South Haven Dory in a Week
By Jay Blackburn - England
I decided I needed some more exercise to go along with visits to the gym! Some time ago Id looked at the South Haven Dory and thought how sweet she was so...

I have built many boats and canoes and kayaks and do like to build the quick and dirty method particularly if it’s a ‘first timer’.

3 sheets of cheap Water and Boil proof ply £30 ($50) a gallon of Polyester resin and some 3” fibreglass tape £20 ($35) and away we go.

living room cleared for the marking out – about an hour. Then outside on my driveway and sabre saw the panels out – less than an hour. Now to butt joint the panels using polyester and glass. – about 30 mins. Now time for bed!

Trim up the panels with the power plane and belt sander – 30 mins. I had decided to put in a solid wood stem as in the original design. Sawed this out of a bit of 2x6 I had lying around, planed up the angle etc. – 40 mins - Cut out the transom and trimmed it – 30 mins - Now to put the boat together.

Out on the back garden as a gale had sprung up and I was getting blown away. Screw the stem and transom in and drill holes in ‘bottom edge of side panels – about an hour. Now with my battery drill and a handful of cable ties go round and attach the bottom – 30 mins.

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Turn the boat over get two bricks and a dead plant!!

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Here you can see I used a spreader to keep the boat in the right shape and I have glassed the seams - about an hour

Now we went back to the driveway and glassed the outside – I should say that all of this was done with just one pair of hands

Outside trimmed up and glassed - about an hour and a half

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Bottom panel fully glassed too

No building duties call at church

Trimming the glass and getting ready for the whales. These really were cheap! I used rough sawn roofing battens (Used in UK for slate or tile roofs) These are treated, straight and around 18’ long and approx 1-¼ x ¾ - perfect. These were attached with glue and a generous supply of temporary screws. – about an hour. (outside only)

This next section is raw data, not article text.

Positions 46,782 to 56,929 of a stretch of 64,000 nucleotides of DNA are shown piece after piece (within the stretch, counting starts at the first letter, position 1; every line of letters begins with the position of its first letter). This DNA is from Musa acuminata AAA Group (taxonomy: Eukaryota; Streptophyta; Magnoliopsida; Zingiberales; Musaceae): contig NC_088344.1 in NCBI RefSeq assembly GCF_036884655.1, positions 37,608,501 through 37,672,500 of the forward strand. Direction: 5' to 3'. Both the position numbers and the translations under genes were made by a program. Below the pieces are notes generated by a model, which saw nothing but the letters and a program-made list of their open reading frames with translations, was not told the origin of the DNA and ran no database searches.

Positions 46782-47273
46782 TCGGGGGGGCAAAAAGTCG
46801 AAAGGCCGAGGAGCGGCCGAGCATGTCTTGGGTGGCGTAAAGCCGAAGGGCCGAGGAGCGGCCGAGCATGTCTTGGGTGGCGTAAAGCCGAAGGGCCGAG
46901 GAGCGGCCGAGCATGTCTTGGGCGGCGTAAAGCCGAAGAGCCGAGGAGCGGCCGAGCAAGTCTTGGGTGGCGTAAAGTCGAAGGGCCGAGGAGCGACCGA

Now I made up the seat ribs etc. and glassed them in. – 2 hours

Glued up the thickening blocks on transom and made the two blocks for the oarlocks. These were simply pieces of 2x4 shaped and glued on. – an hour

Now the inwhales which were purely cosmetic being roof batten split in two. Glued and screwed – an hour.

Various bits of trimming and finishing a few hours spent.

Skeg cut out trimmed and glassed on – fiddly and I bet it took nearly 2 hours!

So now the hard graft – Painting – This is the bit I really hate! 2 coats of outdoor undercoat and 1 of gloss and she was about ready except I also had oars to make.

I decided to use thole pins and used a couple of coach bolts with round heads as I intended to use Bolger's method of rope strops to row against not the actual pin. So by the Friday I had a boat to row although it took me another day or two to finish the oars having had my belt sander break down too.

By the Friday I had a boat to row

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Take my advice and don’t get too precious, it's only a tool

Good luck to anyone deciding to have a go – take my advice and don’t get too precious, it's only a tool and you don’t get so worried about beaching it or the rocks and at approx. £60 ($100) plus paint £30 ($50) who cares just get out on the water and enjoy!!

Jay Blackburn

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